London On The Ground
Old Queens: Ten of Six in the City
Updated: Sep 14, 2022
The Queen's Platinum Jubilee prompts a look at ten public statues of six past queens in the City of London.
By my count, ten statues of six queens can be seen on public display in the streets of the City (one queen has three statues and two have two each). Sunday 6 February 2022 marked 70 years since Elizabeth II became Queen of the United Kingdom, so it seems an appropriate moment to review these monuments to former queens.
The six queens memorialised in stone or bronze are Queen Victoria (three statues), Queen Elizabeth I (two statues), Mary Queen of Scots, Queen Anne (two statues), Anne of Denmark and Queen Elizabeth the Queen Mother.
Four of these ruled as monarchs in their own right: Queen Elizabeth I (Queen of England 1558-1603), Mary Queen of Scots (Queen of Scotland 1542-1567), Queen Anne (Queen of England, Scotland and Ireland 1702-1707 and Queen of Great Britain and Ireland 1707-1714) and Queen Victoria (Queen of the United Kingdom of Great Britain and Ireland 1837-1901).
The other two were Queen consorts by virtue of their marriage to a king. Anne of Denmark was the wife of King James VI of Scotland (1589-1619), who became King James I of England and Ireland (1603-1613).
Elizabeth Bowes-Lyons, the wife of King George VI, was Queen consort of the United Kingdom (1936-1952). On the death of her husband and the accession of her daughter (the current Queen), she became known as Queen Elizabeth the Queen Mother.
Six of the ten statues can be found between St Paul's Cathedral and the Temple Bar memorial, where the City of London meets the City of Westminster. The Queen Mother is outside this area, situated outside Grocers' Hall near the Bank of England, and three Queens are repeated on the eastern part of Guildhall.
The current monarch, Queen Elizabeth II, is not portrayed in stone or bronze anywhere in the City (certainly not publicly). There are, however, reliefs of her profile on every coin carried in purses and pockets throughout the Square Mile and throughout the realm.
She has had a long association with the City during her 70 years as Queen, which began with the death of her father King George VI on 6 February 1952.
She visited Lloyd's of London in the City in 1952, before her coronation the following year. On that occasion, she laid the foundation stone of what was then the insurance market's new building on Lime Street (later, in 1986, the Queen opened the current Lloyd's building, designed by Richard Rogers).
Ten days after her coronation, the Queen was hosted by the Lord Mayor on 12 June 1953 at a banquet lunch at Guildhall, the City of London Corporation's 15th century council chamber.
Her most recent trips to the Square Mile was on 9 November 2018, when she visited the new headquarters of investment management firm Schroeders on London Wall, and 26 November 2019, when she opened the Royal Philatelic Society's new HQ on Abchurch Lane.
Contrary to a widely believed popular myth, the Queen does not have to ask permission to enter the City of London. Like all myths, this one has some grounding in truth, but is a misinterpretation of the Ceremony of the Pearl Sword.
On formal royal visits to the City, the Queen's carriage pauses at Temple Bar, which marks the City's entrance from Westminster. The Lord Mayor offers the hilt of the City's Pearl Sword to the Queen, who touches it before it is returned to the Lord Mayor.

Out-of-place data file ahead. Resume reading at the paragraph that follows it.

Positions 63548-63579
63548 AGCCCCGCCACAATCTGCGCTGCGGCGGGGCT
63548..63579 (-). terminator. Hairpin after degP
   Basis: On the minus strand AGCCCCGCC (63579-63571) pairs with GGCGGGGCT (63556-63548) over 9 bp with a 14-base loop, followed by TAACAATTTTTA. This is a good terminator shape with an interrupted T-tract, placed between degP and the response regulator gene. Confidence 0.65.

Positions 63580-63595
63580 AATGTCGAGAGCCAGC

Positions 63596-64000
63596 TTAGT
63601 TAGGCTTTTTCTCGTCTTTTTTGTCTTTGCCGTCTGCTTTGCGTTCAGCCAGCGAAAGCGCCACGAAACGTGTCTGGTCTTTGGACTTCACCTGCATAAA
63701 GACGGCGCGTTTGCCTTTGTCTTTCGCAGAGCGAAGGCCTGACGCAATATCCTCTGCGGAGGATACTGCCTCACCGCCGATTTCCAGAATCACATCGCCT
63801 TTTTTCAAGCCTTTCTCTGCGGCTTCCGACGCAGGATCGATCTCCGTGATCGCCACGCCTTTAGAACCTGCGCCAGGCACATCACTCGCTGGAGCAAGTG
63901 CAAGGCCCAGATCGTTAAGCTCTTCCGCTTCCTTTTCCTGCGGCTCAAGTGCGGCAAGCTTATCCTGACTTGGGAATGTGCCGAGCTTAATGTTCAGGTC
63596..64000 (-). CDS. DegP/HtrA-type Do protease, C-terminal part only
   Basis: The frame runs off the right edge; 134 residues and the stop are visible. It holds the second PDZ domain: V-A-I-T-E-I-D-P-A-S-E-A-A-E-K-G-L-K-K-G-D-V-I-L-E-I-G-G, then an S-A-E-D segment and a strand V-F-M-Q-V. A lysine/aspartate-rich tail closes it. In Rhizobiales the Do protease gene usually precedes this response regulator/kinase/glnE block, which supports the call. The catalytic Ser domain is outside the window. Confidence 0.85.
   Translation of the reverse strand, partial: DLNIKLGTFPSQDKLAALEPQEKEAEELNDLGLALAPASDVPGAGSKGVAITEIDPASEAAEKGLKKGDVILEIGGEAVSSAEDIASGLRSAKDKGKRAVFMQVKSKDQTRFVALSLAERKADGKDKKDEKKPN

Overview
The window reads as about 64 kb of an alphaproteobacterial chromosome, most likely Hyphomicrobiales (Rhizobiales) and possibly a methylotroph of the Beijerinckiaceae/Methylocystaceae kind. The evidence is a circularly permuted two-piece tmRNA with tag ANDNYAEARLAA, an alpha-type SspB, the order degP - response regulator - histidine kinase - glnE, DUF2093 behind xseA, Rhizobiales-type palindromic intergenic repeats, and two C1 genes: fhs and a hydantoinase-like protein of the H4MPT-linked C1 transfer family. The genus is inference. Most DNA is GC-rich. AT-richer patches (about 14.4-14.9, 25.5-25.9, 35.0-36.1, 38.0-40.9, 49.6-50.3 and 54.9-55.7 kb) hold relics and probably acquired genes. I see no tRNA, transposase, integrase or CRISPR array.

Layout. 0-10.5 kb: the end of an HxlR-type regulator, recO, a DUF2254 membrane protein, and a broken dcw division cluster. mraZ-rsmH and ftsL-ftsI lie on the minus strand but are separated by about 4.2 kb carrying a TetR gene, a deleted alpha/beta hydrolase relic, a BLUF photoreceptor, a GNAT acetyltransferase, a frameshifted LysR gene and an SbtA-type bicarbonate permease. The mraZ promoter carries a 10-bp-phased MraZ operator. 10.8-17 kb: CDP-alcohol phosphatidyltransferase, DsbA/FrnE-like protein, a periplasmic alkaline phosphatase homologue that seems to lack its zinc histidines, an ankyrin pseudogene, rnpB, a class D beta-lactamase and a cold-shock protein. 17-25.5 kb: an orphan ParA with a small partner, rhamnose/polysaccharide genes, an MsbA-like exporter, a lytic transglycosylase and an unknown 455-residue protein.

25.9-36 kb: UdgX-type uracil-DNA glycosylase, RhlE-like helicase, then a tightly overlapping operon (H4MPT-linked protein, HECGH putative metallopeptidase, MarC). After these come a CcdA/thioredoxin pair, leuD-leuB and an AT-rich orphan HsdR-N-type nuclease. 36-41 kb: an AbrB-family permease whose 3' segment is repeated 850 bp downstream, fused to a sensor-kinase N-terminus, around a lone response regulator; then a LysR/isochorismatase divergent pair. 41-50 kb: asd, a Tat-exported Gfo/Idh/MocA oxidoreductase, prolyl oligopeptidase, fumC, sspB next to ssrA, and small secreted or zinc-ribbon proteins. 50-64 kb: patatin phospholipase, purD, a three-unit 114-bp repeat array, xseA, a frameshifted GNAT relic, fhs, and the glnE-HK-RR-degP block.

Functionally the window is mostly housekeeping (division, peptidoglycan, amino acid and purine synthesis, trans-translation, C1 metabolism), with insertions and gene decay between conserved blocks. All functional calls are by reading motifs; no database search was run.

This ceremony dates from the reign of Elizabeth I, who first presented the sword as a gift to the City on her way to St Paul's to give thanks for the defeat of the Spanish Armada. The ceremony signifies the Lord Mayor's loyalty to, and protection of, the monarch while the sovereign is in the City.
Our ten sculptures can be found within less than two miles of each other, making a comfortable walk across the west of the City of London.
Starting at the Temple Bar Memorial, where The Strand becomes Fleet Street, the first of our statues of Queens in the City is Queen Victoria.
Sculpted in marble by Sir Joseph Boehm for the memorial that replaced the Temple Bar gate in 1880, it depicts Victoria holding sceptre and orb (symbols of sovereignty) and flanked by symbols of science and art. She is standing in a niche on the south face of the plinth, beneath the magnificent bronze dragon that guards this western entrance to the City (see my article about the City's dragons for more on that subject).
Progressing west along Fleet Street, you soon come to the church of St Dunstan in the West on the north side of the street. Above a doorway to the right of the church, set back from the road, is a stone figure of Queen Elizabeth I holding a sceptre and orb.
Extraordinarily, the statue was created in Elizabeth's lifetime, said to date from 1586. It is certainly the oldest of the statues of Queens in the City. She once stood over a gateway in the City walls, at Ludgate, until that structure was demolished in 1760.
A little further to the west along Fleet Street is a statue of Mary Queen of Scots, with a delicately carved ruff at her neck. She is standing over the entrance to a branch of Pret A Manger in an unusual looking neo-Gothic building.
A cousin of Elizabeth I, Mary did not have a particular connection to London, but this building was owned by Sir John Tollemache Sinclair, a Scottish landowner and politician. It was built for a Scottish insurance company in 1905.
Mary Queen of Scots was executed on the orders of Queen Elizabeth I in 1587, a year after the statue of her cousin was carved. Strange that Mary's statue stands between the site of Ludgate, where the statue of Elizabeth once was, and St Dunstan in the West, where it is now.
Around the corner from Fleet Street, on a granite plinth on a traffic island in New Bridge Street at the north side of Blackfriars Bridge, is another statue of Queen Victoria.